Some teams rely on adult engineers to design their robots and help the students build them. At Wissahickon, about 95% of game strategy, robot configuration, and robot assembly are up to student team members. Some 10 adults, half-of them college-age mentors who were previously on the team, tutor students in CAD and animation programs, machine-shop skills, Web-site development, programming, and robot architecture.

Starting small
Even with mentors, teams like Miss Daisy rely on returning students who already have experience with robots and the tools used to build them. Ostrow says students who have been designing and building robots through all four years of high school are as good as their professional mentors when it comes vetting proposed designs.

Like other varsity sports, FRC, which serves students in grades 9 through 12, has developed a system that gets younger players involved early and develops the skills needed to compete at the highest levels.

The FIRST Lego League (FLL), for fourth through eighth grades, has kids build robots using Lego MindStorm components to tackle simulations of real-world technology challenges, like biomedical engineering or environmental disasters. Students in kindergarten through third grade build models, research challenges that mirror those of FLL, and creatively present what they’ve learned in Junior FLL (JFLL).

Schools that have a strong interest in FRC competition often promote the formation of FLL and JFLL teams. One example comes from Georgia’s Forsyth County where nearly all the elementary schools now have an FLL team and where the high school offers a robotics-focused technical degree track.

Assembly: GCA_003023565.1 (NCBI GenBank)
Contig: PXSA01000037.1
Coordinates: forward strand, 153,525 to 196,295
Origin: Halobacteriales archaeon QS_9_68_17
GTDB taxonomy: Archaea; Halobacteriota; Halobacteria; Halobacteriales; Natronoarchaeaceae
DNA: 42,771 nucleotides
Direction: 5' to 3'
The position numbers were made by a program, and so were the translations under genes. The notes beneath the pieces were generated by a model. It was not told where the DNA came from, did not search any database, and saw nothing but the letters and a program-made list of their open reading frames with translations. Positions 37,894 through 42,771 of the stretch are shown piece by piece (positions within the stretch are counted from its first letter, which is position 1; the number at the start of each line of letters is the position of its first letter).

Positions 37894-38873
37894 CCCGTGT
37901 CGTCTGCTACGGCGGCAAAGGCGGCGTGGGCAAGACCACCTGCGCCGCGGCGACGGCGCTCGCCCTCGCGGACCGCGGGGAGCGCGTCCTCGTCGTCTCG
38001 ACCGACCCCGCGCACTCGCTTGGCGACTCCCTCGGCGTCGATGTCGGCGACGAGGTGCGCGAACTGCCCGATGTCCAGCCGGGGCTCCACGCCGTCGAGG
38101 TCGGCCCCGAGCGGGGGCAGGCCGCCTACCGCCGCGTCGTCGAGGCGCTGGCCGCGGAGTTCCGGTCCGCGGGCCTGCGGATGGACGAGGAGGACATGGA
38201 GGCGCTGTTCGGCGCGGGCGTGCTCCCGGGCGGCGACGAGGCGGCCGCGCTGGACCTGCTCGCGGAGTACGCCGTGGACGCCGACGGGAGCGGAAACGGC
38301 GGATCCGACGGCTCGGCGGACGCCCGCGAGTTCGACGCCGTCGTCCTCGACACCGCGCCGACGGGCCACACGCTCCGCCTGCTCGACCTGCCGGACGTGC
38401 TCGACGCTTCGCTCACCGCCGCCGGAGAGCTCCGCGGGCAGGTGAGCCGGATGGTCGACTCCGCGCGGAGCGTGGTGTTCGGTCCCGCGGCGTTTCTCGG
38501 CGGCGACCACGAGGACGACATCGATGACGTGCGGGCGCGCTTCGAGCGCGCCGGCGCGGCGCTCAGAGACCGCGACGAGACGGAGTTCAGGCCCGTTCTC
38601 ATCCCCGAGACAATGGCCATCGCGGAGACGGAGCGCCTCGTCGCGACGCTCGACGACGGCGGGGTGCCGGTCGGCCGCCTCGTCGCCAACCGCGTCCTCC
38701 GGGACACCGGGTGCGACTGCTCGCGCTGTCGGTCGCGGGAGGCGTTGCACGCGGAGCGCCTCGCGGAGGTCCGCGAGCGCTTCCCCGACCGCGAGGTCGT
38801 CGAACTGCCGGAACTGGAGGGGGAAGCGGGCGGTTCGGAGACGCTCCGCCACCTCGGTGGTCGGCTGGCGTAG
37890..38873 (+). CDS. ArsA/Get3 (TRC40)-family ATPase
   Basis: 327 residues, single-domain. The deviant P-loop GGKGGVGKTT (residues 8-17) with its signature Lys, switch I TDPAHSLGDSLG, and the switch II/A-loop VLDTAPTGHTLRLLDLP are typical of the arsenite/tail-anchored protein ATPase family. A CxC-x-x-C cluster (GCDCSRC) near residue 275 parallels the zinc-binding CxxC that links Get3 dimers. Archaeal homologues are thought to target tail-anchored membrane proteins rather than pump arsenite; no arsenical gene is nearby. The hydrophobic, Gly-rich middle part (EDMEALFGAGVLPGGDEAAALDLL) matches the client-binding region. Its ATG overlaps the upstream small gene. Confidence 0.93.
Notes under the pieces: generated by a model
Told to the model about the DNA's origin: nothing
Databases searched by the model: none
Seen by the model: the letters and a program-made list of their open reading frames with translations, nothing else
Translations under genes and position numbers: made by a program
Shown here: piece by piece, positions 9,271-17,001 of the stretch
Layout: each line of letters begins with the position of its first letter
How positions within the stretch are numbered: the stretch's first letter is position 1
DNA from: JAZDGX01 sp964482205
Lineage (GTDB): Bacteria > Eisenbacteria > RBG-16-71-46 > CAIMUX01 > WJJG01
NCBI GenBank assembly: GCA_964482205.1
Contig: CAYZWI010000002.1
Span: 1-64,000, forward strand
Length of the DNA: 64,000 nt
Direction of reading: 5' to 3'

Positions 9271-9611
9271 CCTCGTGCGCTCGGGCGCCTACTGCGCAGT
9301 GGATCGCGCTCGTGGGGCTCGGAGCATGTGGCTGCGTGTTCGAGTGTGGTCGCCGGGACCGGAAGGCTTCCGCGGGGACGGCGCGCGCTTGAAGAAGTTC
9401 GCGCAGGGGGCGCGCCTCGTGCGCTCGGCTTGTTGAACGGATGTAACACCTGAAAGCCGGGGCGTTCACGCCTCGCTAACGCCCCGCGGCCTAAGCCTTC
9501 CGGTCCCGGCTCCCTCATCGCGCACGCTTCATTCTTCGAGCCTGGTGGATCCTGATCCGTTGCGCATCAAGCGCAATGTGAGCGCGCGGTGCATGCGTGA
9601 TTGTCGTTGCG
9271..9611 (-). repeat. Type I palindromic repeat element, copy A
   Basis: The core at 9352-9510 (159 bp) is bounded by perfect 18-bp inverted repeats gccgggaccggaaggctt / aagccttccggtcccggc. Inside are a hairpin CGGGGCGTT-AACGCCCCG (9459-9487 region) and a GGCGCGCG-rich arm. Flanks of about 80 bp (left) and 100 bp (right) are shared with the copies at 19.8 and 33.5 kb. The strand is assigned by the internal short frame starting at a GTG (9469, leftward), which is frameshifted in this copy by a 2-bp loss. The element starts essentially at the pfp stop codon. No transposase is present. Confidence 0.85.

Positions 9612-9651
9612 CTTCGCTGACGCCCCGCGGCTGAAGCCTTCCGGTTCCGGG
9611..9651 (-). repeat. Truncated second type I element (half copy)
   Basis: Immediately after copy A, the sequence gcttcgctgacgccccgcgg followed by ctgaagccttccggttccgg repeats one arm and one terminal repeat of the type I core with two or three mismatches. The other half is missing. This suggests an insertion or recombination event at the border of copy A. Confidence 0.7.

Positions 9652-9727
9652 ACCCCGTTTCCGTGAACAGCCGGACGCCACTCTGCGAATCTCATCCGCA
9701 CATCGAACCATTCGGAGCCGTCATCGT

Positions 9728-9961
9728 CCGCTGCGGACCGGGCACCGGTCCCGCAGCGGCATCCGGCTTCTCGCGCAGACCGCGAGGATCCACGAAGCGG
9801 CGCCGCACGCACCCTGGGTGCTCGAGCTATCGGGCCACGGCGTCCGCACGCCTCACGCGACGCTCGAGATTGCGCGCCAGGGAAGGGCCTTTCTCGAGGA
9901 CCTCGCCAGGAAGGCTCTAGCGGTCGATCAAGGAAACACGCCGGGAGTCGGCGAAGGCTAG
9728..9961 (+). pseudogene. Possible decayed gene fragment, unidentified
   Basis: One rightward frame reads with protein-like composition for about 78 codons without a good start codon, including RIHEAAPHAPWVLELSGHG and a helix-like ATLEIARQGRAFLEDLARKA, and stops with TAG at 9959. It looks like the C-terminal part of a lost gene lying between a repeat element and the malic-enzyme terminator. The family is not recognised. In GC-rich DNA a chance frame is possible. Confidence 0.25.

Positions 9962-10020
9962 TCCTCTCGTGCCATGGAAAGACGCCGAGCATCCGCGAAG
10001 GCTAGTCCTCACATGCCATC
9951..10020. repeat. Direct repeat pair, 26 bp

The Forsyth County program started with a single FRC team requesting support from local company AutomationDirect (ADC) during the 2006-2007 season. In subsequent seasons, ADC went on to become a Gold sponsor of FIRST, supplying over $50,000 of parts each year. The company also supported the advocacy of FRC coaches to get robotics on school curricula.

Kit competition
But implementing robotics curricula is not cheap. Neither is fielding an FRC team. Teams competing at the highest levels need $45,000 to $125,000 per season, depending on whether students pay for their own travel to tournaments. Smaller teams get by with less, but the costs are still high.

An initial registration fee of $5,000 to $6,000 covers participation in one event and a kit of basic parts. Winners of the initial regional competitions spend $4,000 to register for a second regional, and those who continue to the championship pony up yet another $5,000.

Corporate and institutional sponsorships usually help defray some of the cost. Some teams, like Miss Daisy, also run off-season events that raise money and drum up interest in FIRST. The team’s Ramp Riot event draws 36 teams and over 2,500 spectators to a competition that mirrors that year’s FRC game, acts as a training event for rookie team members, and provides opportunities for teams to learn from each other.

FIRST also helps out with expenses by supplying teams with a large kit of parts, worth more than the $5,000 registration fee and donated by companies like Bishop Wisecarver, Festo, Monnier, Rockwell Automation, Gates, Bimba, Norgren, Axis, EnerSys, Andy Mark Inc., and Parker. ADC donates limit switches, terminal blocks, and pushbuttons.

igus, East Providence, R.I., supplies cable carriers, continuous-flex cables, plastic plain bearings, linear bearings and guides, and spherical bearings through its Young Engineers Support (YES) program. Team 2791, the robotics club at Shaker High School, Latham, N.Y., used igus’ igubal spherical bearings on its robot’s short-range kicker while competing in two tournaments.

“The igus part was critical to the success of the design and the robot as a whole,” says Aimesh Hajela, student vice president of Team 2791. Competition judges recognized the team for its unique efforts, performance, and dynamics.